If a company and an employee have agreed upon some sort of mileage reimbursement rate, the employee will need to keep some sort of log book in their vehicle so that they are able to record all of their business miles driven. You need this record for your expense report. In the log book, record the date and time that you drove, how many miles were driven, and what the business travel was for (i.e. driving to a three-day business conference or meeting a client in the next state over). If you provide the aforementioned information, it should be sufficient enough. However, the specific details of the mileage log book will be different with every company, so make sure that you and your employer decide upon something that fits both of your need. It is a good idea to get that rate amount in writing.

Some businesses might only tell their employees to record miles that they drove for big business trips while other businesses might be very rigid and particular about keeping record of driven miles. Depending on your employer, you might have to include everything from the make and model of your car to the name of the clients that you met with. Basically, the more detailed your log book is, the better. A detailed record will make your chances of getting a fair reimbursement rate better whereas poor record keeping could mean that your expense report gets declined by your employer. Something even worse that could happen is that your employer could reprimand you if they have reason to believe that your report is fraudulent. When you keep a detailed log book, you substantially lower the risks of making your record keeping look illegitimate.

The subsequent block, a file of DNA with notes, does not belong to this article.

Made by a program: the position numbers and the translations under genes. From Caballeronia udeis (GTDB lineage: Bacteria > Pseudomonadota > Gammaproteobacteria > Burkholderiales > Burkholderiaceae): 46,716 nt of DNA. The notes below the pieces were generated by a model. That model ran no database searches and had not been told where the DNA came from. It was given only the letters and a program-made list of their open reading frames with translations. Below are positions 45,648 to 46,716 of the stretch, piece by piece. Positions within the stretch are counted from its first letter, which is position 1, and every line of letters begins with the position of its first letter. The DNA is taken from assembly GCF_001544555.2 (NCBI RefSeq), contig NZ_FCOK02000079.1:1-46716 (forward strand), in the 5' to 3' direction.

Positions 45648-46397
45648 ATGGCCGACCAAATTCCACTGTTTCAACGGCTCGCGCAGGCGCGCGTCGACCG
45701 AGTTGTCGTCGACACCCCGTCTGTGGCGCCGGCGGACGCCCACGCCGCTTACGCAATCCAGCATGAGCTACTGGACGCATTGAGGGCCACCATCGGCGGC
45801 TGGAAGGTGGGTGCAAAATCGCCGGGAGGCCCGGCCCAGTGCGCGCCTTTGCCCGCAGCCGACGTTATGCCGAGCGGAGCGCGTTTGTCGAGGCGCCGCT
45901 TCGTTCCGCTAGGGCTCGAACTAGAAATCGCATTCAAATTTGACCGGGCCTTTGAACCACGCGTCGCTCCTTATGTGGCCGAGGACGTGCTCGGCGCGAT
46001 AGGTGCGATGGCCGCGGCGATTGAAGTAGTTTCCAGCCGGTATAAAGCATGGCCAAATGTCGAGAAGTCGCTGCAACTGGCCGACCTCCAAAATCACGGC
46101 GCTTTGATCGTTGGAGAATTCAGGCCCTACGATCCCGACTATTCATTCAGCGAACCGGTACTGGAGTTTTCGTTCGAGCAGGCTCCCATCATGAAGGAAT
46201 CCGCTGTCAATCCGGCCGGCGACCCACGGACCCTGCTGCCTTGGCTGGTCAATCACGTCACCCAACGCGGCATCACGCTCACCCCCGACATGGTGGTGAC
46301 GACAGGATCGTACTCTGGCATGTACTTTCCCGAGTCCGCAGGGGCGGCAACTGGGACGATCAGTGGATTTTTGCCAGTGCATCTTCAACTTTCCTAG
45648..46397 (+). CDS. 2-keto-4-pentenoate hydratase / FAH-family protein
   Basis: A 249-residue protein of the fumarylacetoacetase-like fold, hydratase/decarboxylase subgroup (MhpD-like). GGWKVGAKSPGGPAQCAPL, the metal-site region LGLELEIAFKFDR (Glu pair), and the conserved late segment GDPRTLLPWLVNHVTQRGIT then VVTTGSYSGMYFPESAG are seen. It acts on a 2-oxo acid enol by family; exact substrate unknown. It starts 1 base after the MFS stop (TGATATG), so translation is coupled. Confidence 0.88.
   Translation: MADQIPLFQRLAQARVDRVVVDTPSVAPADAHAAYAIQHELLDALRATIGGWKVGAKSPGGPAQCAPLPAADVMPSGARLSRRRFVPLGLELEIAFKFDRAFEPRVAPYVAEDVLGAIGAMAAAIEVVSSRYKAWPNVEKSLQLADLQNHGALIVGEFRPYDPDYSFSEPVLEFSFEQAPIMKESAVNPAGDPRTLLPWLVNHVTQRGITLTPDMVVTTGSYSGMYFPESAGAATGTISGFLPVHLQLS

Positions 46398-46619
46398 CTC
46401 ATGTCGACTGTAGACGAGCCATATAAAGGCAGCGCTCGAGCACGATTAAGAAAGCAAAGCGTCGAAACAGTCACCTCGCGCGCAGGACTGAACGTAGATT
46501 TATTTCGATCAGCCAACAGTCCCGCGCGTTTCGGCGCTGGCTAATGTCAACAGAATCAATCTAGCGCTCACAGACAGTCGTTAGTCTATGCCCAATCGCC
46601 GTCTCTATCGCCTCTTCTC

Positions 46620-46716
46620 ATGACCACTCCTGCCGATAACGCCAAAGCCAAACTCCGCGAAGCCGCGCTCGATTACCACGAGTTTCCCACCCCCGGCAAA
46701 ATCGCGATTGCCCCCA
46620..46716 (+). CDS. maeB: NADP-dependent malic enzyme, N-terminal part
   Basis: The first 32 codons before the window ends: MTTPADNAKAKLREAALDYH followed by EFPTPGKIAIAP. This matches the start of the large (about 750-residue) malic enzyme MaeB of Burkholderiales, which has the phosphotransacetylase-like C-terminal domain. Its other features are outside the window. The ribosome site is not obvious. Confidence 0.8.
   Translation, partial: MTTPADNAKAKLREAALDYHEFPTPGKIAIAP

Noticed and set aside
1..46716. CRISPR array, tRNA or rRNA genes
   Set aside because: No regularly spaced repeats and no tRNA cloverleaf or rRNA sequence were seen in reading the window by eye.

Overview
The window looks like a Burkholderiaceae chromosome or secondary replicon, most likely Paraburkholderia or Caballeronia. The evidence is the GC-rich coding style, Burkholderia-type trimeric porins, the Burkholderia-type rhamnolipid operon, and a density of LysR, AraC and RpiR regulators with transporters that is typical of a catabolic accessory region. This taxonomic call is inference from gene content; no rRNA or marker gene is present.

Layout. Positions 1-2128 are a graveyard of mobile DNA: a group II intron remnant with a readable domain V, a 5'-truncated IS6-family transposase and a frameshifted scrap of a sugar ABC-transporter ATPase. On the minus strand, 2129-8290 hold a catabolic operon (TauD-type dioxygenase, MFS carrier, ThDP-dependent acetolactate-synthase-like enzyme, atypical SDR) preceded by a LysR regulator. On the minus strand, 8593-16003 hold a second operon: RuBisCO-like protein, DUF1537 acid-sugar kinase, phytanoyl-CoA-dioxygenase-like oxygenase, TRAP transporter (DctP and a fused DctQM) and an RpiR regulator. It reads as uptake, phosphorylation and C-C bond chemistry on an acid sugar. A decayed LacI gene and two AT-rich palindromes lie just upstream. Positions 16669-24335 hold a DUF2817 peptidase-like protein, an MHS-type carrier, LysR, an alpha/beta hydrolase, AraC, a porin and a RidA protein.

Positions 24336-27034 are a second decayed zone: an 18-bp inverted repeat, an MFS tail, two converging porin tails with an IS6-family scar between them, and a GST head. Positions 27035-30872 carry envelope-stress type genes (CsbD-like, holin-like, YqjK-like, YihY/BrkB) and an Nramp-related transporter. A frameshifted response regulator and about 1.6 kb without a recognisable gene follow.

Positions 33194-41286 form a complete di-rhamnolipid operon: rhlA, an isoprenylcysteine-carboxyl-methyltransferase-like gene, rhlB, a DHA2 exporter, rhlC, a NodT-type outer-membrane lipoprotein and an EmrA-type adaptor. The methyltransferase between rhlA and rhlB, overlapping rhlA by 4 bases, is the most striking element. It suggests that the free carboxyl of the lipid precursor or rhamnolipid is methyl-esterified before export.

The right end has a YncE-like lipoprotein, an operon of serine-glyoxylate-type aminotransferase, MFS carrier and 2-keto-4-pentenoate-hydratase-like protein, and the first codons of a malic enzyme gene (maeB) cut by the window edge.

In general, most employees keep track of longer driving trips and don’t pay much attention to smaller, shorter trips done for their work. However, those short driving trips could add up to a hefty reimbursement in the long run. If you want an easy way to track your miles and don’t feel organized enough to make your own log book, download the MileIQ app on your smartphone. This app will allow you to automatically track your miles on the road and calculate a fair reimbursement rate. What is even more convenient is that this app will allow you to quickly download and print the tracked miles and turn it into an expense reports. On the report, it will include the number of miles that you have driven, the vehicle (or vehicles) that you drove, the type of business that you were driving for, and any other important additional notes.

Smartphone app that track the number of miles that you drive are an incredible asset from frequently driving employees because it accumulates all of the necessary and detailed data needed to greatly increase your chances of receiving an appropriate mileage reimbursement rate from your employer. If an employee is physically disabled and doing a lot of driving for their company, they most likely are required to drive some sort of modified or specially equipped vehicle in which case the reimbursement rate is currently set at 40.5 per mile (which makes sense because these vehicles are more expensive than traditional vehicles). Mileage reimbursement rates are not just for people who operate vehicles for work; this reimbursement can also be granted to anyone who flies a private aircraft, with the current reimbursement rate set at a generous $1.31. per mile. Another example is an employee of UC San Diego who loans out their personal vehicle to UC San Diego for work purposes. In this situation, the reimbursement rate is set at 33.5 cent per mile. When it comes to motorcycles, they are not authorized vehicles for business use.

The Employers Relationship with the Mileage Reimbursement Rate